Posts Tagged ‘Mogwai’

Synergy

Friday, January 12th, 2001

Holy shit: I just want to clarify that I wrote yesterday’s bit about Mogwai BEFORE I read this.

Love, love is a verb
Love is a doing word
Massive Attack, “Teardrop”

What’s spinning, January 11 edition

Thursday, January 11th, 2001

Wow, it’s been a while. Sorry about that. I got a bunch of non-prog Christmas loot and am only now getting back to the genre that this site covers, which is a partial explanation for that little hiatus. The other reason is simply that I like to be lazy over Christmas break.

For anyone interested, I re-designed my personal home page in my spare time. Probably isn’t much there of interest, but I figured I’d mention it.

So anyway, what non-prog stuff have I been listening to the most? Let’s see:

  • Grant Green - Idle Moments - nice, melodic, accessible jazz
  • Massive Attack - Mezzanine - sleepy yet engaging
  • Mogwai - Young Team - the first track is absolutely stunning
  • Mogwai - EP+2 - truly a work of genius
  • Squarepusher - Music is Rotted One Note - eh. Quite interesting, but I prefer the MP3s I have from Hard Normal Daddy.
  • STSI, Musicians of - Music of the Gamelan Gong Kebyar - not the best introduction to Balinese gamelan, but not bad overall
  • Sun Ra - When Angels Speak of Love - “sounds like a train wreck”, one of my friends said. I like it.

Why do I like Mogwai so much? I think it’s their potential energy, as I’d put it: that is, most of the time their music is simmering quietly, seeming very relaxed yet also seeming on the verge of exploding into a powerful wall of noise. What should be sleep-inducing actually keeps me on my toes more than lots of other music, just because it seems like things are about to blow up. Also, it seems Mogwai are one of the few bands that realize that loud-fast and soft-slow aren’t the only ways to make music: there are a lot of loud-slow parts that seem novel to me. Some of the feedback manipulation on EP+2 - the last track has a particularly touching bit - almost makes tears come to my eyes, it’s so effective. I really can’t explain it… it’s just that some of their pieces (”Yes! I am a long way from home” from Young Team, or “Rage:Man” and “Small Children in the Background” from EP+2) are some of the most beautiful things I’ve heard in a long, long time. Funny, I don’t find the same joys in Come On Die Young. I’ll have to give it an extra spin to figure out why.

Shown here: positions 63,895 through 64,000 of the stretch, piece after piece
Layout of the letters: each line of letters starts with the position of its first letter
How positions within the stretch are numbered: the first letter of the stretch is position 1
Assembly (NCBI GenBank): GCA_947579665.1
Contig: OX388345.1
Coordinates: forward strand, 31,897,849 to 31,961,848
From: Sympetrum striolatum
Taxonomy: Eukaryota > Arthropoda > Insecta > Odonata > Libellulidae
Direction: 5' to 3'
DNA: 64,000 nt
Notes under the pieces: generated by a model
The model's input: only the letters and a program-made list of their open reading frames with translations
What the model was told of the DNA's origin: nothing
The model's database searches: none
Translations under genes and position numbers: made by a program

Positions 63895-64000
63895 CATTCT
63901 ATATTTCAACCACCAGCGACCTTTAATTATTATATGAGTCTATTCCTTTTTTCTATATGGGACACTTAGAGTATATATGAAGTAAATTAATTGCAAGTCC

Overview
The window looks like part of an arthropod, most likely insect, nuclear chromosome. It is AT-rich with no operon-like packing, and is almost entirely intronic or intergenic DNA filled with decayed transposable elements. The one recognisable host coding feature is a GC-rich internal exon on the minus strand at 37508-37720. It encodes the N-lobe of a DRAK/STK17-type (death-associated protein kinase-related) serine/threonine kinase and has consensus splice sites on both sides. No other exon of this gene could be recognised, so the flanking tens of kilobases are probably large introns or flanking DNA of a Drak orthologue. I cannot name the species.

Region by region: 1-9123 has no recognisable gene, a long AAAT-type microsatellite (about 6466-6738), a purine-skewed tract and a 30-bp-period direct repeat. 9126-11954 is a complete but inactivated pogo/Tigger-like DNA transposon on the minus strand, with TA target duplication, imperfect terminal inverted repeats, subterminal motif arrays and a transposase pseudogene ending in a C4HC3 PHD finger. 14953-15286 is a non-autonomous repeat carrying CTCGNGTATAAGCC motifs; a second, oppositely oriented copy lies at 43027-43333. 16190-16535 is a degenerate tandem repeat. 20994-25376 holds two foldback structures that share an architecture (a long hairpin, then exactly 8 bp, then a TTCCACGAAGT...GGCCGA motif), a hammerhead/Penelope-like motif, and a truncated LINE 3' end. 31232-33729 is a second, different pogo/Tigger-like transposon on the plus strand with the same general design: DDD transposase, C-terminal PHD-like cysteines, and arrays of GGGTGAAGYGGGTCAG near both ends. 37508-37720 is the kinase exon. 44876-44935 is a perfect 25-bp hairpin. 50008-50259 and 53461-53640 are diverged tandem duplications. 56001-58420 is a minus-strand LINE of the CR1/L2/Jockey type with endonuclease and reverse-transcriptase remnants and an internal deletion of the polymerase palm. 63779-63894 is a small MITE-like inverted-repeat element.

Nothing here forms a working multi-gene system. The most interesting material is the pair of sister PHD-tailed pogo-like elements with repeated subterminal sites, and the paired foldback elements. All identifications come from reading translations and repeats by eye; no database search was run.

Mogwai: I’m getting it (thanks to EP+2)

Saturday, December 16th, 2000

I wonder why I’m currently digging Mogwai’s EP+2 so much more than I dug their Come On Die Young when I first heard that one. I think it’s because it’s short: I can only take about half an hour of this kind of slow, dreamy, moody stuff before I start yearning for more action. EP+2 lasts, well, about a half hour. And it’s fucking great.

I’ve only read the introduction to Robert Walser’s Running With the Devil: Power, Gender, and Madness in Heavy Metal Music, but already I’ve come across a bunch of interesting tidbits. For example, with reference to his musicological discussions of heavy metal music: